Strategy planning is often vaguely defined and even more vaguely followed. In these short videos, Kut Akdogan, Partner at Gaussian Holdings, gives an overview of the 6 steps for strategy planning that organizations must follow, implicitly or explicitly.
- Define outcomes
- Research & diagnose
- Ideate opportunities
- Prioritize opportunities
- Vet & approve
Step 1: Define outcomes
It's surprising how often strategy planning processes don't define the required outcomes, despite the fact that strategy is little more than finding the optimal path to get to outcomes.
In this video, we give an overview of the first step in successful Strategy Planning: defining outcomes. These outcomes are why we do "strategy" in the first place. Outcomes must match the needs of shareholders, owners and/or the board, and must adhere not to a strict timeline, but a rough time horizon.
Step 2: Research and diagnose
Decisions must be driven by information, experiences, data - covering as wide a range of inputs as possible. Collection of this is called "research".
In this video, we give an overview of the second step in successful Strategy Planning: research and diagnosis. This research must cover opportunities and challenges both internal and external to the organization. A simplistic example is a "Strengths, Weaknesses, Opportunities, Threats" analysis - aka SWOT.
Step 3: Ideate opportunities
A key anti-pattern many executives encounter is the combination of ideation and prioritization - coming up with an idea and immediately giving it strategic priority and importance. This is often sub-optimal for any size of business.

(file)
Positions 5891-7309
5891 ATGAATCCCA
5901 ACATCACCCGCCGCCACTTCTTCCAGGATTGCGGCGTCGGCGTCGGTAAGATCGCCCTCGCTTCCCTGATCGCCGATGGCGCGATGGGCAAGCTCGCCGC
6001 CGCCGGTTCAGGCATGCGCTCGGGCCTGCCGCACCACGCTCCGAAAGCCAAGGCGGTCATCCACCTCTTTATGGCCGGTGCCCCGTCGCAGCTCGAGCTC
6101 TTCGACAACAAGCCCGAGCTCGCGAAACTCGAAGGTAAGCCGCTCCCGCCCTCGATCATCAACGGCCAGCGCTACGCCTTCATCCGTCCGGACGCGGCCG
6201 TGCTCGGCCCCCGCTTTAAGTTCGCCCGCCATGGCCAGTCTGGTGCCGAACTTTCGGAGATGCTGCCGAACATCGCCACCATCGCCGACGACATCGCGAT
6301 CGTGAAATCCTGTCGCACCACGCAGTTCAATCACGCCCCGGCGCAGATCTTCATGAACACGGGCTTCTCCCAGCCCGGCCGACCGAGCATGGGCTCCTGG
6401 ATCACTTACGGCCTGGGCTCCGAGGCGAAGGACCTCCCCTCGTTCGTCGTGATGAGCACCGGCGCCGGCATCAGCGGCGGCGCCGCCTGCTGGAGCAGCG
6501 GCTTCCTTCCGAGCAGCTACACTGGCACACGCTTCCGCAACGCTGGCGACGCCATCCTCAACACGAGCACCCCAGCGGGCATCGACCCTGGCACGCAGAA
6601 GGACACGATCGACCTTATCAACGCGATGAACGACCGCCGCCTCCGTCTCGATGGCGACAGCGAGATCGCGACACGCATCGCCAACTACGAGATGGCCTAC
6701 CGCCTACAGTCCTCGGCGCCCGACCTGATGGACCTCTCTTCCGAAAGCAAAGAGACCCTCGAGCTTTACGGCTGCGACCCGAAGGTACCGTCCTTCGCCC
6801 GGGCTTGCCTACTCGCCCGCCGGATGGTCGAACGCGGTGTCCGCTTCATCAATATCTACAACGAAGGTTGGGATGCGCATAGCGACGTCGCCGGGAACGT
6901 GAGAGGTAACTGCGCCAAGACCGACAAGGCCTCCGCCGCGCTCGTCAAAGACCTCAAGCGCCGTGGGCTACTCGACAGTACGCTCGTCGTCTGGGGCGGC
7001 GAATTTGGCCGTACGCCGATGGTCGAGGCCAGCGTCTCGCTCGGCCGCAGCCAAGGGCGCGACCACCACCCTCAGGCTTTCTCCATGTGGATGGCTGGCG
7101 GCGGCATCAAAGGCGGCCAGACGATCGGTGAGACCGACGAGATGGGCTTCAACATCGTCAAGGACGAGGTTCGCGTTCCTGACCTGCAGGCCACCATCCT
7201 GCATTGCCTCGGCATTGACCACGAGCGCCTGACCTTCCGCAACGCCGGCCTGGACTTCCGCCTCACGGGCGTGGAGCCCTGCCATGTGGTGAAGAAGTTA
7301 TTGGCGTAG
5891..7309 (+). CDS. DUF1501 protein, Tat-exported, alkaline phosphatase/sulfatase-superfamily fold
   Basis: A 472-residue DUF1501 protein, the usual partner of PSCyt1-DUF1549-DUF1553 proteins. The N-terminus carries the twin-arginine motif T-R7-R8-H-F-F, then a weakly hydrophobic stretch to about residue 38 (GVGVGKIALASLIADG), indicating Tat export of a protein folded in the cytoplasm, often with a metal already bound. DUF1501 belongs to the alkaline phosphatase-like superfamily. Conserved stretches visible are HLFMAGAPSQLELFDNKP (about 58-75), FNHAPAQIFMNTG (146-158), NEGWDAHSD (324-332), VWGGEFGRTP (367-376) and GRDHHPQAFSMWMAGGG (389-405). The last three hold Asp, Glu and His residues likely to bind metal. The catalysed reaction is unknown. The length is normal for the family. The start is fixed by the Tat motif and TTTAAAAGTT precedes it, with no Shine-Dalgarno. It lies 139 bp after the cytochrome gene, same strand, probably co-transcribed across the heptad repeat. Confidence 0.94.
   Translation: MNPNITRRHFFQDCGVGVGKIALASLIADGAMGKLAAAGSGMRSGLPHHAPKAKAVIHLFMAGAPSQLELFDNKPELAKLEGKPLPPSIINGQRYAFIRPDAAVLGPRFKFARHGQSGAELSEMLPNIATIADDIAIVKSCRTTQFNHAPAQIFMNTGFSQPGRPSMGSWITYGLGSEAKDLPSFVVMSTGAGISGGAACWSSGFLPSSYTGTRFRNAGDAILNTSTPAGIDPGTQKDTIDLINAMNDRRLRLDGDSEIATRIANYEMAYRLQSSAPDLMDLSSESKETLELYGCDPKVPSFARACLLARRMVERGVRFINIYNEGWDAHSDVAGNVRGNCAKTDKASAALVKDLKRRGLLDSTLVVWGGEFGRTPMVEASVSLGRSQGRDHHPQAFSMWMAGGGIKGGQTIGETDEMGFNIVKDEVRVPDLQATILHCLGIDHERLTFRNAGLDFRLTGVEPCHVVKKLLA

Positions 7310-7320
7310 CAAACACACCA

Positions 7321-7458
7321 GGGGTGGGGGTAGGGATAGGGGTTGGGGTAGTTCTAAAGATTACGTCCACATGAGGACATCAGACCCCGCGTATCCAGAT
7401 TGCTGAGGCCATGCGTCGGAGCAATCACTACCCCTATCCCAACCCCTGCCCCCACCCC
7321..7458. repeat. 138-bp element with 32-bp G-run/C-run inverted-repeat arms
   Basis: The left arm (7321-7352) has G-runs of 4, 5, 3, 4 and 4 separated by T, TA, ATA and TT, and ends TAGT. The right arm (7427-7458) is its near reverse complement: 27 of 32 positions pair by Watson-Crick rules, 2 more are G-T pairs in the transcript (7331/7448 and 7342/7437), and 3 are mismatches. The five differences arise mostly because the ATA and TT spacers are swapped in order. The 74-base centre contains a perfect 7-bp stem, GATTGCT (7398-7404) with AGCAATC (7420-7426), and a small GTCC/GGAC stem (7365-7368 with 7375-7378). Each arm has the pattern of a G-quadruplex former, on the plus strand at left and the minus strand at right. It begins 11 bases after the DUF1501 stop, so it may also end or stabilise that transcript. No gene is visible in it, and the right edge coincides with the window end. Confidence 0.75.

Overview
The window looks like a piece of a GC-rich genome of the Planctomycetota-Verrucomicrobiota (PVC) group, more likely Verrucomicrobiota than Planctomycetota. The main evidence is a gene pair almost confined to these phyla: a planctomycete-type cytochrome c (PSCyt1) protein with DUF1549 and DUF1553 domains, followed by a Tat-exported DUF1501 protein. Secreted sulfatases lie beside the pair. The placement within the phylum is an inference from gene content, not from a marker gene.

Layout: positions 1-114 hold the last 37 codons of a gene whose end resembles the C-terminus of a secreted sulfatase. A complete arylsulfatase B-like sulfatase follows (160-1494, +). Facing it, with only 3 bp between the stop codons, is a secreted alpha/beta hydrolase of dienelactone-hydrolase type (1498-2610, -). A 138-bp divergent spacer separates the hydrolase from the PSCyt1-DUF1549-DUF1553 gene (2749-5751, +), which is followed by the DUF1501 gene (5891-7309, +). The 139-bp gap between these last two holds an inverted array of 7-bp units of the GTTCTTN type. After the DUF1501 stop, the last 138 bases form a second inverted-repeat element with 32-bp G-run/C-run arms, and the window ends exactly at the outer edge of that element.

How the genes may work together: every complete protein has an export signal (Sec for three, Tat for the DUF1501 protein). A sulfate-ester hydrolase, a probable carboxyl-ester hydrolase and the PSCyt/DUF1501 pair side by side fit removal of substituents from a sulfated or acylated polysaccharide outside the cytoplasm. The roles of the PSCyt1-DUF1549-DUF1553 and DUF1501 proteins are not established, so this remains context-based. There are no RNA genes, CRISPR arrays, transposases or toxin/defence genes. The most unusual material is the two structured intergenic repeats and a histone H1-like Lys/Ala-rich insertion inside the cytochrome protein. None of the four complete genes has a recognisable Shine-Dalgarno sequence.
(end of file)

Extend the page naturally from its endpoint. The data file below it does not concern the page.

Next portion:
In this video, we give an overview of the third step in successful Strategy Planning: ideating strategic opportunities. Ideation must be separated from prioritization or selection of opportunities. The ideation step is creative and unrestrained - the purpose is to cast the net wide and uncover potential ways to achieve the Outcomes.
Step 4: Prioritize opportunities
The value of prioritization is not in the classifying of initiatives as important. Nor is it simply about deprioritizing work that is trivially unimportant. The true pain of prioritization comes from deprioritizing initiatives that are important, but not important enough.
In this video, we give an overview of the fourth step in successful Strategy Planning: prioritizing ideas for strategic opportunities. Each idea should be scored, for instance by Impact versus Feasibility, to give a sense of which ideas are the highest return-on-investment.
Step 5: Vet and approve
Buy-in and communication are key ingredients to successful strategic planning.
In this video, we give an overview of the fifth step in successful Strategy Planning: vetting and approving the prioritized strategy. Buy-in is critical for an effective strategic plan. A Strategic Statement can help provide a succinct soundbite for getting buy-in and approval.
Step 6: Execute
Often, strategy plans are intellectual exercises that consume precious time and are often ignored or outdated by the time they need to be used.
In this video, we give an overview of the final step in successful Strategy Planning: accountable execution.